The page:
Imaging of Diaphragmatic Injury
Sandrine Lochum, MD ; Thomas Ludig, MD ; Frédéric Walter, MD ; Hugues Sebbag, MD ; Gilles Grosdidier, MD ; Alain G. Blum, MD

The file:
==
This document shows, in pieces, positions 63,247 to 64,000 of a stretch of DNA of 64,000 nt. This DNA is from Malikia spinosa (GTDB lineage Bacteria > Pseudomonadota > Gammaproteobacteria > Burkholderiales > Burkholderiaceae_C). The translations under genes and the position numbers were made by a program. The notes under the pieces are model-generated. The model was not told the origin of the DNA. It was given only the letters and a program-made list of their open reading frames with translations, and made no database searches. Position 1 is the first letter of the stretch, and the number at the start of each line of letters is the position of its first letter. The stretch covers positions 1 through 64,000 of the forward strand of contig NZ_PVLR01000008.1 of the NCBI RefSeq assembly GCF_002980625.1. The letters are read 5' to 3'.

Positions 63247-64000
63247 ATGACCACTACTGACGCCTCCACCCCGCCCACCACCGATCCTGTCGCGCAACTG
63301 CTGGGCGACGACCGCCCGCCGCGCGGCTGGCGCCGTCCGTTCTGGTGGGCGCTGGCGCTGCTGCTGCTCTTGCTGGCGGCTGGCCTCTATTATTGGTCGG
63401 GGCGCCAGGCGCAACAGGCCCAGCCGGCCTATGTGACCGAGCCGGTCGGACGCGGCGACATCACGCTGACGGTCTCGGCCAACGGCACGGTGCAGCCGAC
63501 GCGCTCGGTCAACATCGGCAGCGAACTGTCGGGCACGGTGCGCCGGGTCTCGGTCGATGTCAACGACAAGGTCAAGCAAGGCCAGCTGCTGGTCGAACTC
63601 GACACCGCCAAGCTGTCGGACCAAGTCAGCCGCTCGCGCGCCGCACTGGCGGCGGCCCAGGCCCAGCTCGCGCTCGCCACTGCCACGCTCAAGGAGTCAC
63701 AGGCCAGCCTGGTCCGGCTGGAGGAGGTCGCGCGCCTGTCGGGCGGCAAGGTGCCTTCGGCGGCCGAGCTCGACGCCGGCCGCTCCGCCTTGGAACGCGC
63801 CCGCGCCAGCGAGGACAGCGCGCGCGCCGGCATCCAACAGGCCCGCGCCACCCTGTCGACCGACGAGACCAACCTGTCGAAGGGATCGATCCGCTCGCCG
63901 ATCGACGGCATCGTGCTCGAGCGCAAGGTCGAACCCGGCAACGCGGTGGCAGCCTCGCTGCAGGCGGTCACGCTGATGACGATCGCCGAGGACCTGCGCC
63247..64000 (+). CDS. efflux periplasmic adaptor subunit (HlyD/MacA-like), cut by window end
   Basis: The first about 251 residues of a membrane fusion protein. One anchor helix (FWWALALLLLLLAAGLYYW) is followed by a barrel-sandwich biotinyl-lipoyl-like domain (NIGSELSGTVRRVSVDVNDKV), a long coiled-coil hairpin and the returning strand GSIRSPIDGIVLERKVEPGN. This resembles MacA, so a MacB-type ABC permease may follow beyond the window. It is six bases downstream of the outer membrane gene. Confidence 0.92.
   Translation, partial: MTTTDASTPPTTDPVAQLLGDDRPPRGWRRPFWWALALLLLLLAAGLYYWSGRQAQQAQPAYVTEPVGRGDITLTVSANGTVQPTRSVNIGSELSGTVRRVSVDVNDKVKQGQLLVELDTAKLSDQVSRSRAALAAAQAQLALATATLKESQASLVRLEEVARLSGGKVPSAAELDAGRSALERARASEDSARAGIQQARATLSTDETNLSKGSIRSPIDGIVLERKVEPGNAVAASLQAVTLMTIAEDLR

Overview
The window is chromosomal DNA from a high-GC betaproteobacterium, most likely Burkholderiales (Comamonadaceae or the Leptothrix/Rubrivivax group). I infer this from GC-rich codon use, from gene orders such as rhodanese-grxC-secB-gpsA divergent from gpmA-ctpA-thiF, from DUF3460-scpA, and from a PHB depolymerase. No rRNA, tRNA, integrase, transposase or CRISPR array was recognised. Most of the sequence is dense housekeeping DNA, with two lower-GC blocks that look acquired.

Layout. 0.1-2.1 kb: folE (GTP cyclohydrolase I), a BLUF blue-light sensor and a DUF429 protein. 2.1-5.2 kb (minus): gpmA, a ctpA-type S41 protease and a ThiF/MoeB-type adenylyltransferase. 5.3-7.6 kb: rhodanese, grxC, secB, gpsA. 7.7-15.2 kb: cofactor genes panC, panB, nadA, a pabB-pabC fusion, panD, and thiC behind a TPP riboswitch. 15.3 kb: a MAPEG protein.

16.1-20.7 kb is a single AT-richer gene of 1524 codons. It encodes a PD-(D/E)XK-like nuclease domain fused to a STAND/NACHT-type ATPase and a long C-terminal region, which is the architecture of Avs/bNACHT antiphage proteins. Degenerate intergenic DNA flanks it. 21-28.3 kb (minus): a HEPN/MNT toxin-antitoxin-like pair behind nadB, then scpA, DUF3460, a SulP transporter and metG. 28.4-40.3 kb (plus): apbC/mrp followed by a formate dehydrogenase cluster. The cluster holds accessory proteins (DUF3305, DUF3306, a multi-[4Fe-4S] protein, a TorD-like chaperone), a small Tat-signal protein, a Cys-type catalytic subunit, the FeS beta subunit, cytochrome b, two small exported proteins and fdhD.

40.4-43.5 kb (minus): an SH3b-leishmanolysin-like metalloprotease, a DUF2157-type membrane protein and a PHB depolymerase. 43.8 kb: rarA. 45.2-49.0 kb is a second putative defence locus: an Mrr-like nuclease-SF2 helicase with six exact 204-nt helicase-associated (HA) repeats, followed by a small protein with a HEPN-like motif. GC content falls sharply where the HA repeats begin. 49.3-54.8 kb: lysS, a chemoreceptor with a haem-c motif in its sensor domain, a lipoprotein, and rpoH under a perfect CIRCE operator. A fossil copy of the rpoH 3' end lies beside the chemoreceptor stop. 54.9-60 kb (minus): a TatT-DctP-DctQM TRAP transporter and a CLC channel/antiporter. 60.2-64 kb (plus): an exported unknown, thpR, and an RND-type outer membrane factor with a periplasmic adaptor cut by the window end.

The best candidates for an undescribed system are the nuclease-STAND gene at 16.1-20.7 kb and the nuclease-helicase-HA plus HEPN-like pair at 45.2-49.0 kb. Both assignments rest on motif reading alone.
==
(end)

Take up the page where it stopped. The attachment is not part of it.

Diaphragmatic injuries occur in 0.8%–8% of patients after blunt trauma. Although the diagnosis may be obvious at standard chest radiography or computed tomography (CT) in most situations, some more subtle signs require careful analysis of CT images and examination with magnetic resonance (MR) imaging in some specific situations. Each method of imaging evaluation has advantages and pitfalls according to the type of diaphragmatic rupture. MR imaging with breath-hold acquisition permits good visualization of diaphragmatic abnormalities, but this technique cannot be performed in emergency situations. Because of a dramatic reduction in motion and beam-hardening artifacts and significant improvement of spatial resolution, especially along the z axis, helical CT and multisection CT allow better demonstration of the most subtle signs, such as a focal indentation of the liver or a right-sided collar sign. In addition, helical CT and multisection CT are useful tools in the evaluation of patients with multiple traumatic injuries.